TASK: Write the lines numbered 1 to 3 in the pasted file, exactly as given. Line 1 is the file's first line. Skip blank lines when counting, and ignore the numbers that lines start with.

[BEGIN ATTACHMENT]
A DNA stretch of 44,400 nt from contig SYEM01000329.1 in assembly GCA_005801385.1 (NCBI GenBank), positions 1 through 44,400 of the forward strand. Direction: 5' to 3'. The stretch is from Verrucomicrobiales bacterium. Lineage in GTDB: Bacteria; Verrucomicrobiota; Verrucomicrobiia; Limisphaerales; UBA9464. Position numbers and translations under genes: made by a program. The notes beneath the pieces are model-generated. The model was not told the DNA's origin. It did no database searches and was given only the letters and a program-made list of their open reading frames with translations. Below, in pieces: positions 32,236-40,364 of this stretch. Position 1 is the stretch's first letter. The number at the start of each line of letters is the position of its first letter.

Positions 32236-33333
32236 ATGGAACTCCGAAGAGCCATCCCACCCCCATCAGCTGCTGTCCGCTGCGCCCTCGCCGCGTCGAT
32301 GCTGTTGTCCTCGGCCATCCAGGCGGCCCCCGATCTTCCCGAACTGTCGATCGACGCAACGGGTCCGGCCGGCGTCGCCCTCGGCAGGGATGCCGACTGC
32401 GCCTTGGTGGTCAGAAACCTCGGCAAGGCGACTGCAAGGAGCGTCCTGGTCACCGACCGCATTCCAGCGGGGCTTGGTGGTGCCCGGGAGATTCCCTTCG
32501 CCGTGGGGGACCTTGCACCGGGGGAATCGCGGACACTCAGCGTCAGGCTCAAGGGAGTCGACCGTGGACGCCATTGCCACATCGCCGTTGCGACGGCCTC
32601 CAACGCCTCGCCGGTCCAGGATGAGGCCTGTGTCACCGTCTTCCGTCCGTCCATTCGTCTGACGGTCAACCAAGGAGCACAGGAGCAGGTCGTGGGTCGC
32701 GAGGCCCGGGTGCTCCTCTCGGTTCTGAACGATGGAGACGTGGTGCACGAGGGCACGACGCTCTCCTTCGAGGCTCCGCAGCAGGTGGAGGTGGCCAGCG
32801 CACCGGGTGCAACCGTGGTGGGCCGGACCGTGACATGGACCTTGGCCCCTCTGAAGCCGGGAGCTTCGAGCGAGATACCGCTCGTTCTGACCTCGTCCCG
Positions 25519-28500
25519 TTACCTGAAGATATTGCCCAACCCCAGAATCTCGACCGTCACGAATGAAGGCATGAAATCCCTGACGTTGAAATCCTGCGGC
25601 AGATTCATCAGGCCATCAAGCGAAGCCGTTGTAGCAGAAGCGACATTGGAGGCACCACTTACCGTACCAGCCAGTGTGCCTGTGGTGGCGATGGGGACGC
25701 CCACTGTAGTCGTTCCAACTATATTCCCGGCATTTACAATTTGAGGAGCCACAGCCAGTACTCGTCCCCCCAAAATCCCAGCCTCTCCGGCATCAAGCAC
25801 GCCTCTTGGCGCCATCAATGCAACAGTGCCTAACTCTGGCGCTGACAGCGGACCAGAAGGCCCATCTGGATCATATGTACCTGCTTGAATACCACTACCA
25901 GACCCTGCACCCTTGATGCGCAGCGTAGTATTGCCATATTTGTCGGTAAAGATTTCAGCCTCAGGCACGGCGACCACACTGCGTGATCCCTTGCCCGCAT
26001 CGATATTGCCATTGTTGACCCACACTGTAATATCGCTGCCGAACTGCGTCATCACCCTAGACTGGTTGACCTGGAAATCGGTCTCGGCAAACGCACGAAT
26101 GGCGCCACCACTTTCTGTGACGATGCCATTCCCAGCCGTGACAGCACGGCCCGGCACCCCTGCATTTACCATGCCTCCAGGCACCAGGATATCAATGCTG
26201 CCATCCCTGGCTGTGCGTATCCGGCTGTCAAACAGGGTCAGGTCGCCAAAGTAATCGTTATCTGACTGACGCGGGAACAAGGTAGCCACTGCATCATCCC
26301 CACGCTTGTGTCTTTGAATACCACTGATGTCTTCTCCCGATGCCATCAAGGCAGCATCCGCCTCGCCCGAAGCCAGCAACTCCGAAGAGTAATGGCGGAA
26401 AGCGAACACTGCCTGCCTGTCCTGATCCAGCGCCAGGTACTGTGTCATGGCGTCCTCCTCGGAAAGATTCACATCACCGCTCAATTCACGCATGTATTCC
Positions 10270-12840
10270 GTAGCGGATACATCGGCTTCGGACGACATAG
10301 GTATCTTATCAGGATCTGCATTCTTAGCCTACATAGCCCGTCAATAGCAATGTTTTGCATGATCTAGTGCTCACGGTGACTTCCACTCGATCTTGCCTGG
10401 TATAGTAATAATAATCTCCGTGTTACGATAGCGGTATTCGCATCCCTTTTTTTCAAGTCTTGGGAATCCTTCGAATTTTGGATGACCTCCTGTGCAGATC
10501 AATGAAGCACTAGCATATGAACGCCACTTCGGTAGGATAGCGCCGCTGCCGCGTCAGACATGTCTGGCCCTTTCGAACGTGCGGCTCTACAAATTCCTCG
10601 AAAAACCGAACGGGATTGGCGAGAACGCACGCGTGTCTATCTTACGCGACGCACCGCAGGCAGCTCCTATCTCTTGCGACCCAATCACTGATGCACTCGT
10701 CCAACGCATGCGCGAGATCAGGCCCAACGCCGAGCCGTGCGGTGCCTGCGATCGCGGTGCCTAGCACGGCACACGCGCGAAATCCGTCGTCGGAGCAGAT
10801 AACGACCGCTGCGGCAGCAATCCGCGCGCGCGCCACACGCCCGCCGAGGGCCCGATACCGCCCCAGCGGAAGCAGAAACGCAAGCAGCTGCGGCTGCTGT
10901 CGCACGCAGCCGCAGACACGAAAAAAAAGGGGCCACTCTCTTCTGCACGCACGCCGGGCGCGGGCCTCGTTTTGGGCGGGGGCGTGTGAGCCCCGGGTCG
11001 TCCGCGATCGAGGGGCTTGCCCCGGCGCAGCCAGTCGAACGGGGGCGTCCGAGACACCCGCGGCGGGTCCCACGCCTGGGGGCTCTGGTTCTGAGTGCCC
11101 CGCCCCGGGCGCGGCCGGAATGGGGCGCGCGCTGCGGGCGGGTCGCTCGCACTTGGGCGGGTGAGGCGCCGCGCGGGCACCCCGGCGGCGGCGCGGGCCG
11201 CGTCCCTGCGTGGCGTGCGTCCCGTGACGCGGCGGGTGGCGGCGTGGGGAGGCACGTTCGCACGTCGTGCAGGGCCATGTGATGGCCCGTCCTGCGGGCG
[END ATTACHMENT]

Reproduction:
A DNA stretch of 44,400 nt from contig SYEM01000329.1 in assembly GCA_005801385.1 (NCBI GenBank), positions 1 through 44,400 of the forward strand. Direction: 5' to 3'. The stretch is from Verrucomicrobiales bacterium. Lineage in GTDB: Bacteria; Verrucomicrobiota; Verrucomicrobiia; Limisphaerales; UBA9464. Position numbers and translations under genes: made by a program. The notes beneath the pieces are model-generated. The model was not told the DNA's origin. It did no database searches and was given only the letters and a program-made list of their open reading frames with translations. Below, in pieces: positions 32,236-40,364 of this stretch. Position 1 is the stretch's first letter. The number at the start of each line of letters is the position of its first letter.

Positions 32236-33333
32236 ATGGAACTCCGAAGAGCCATCCCACCCCCATCAGCTGCTGTCCGCTGCGCCCTCGCCGCGTCGAT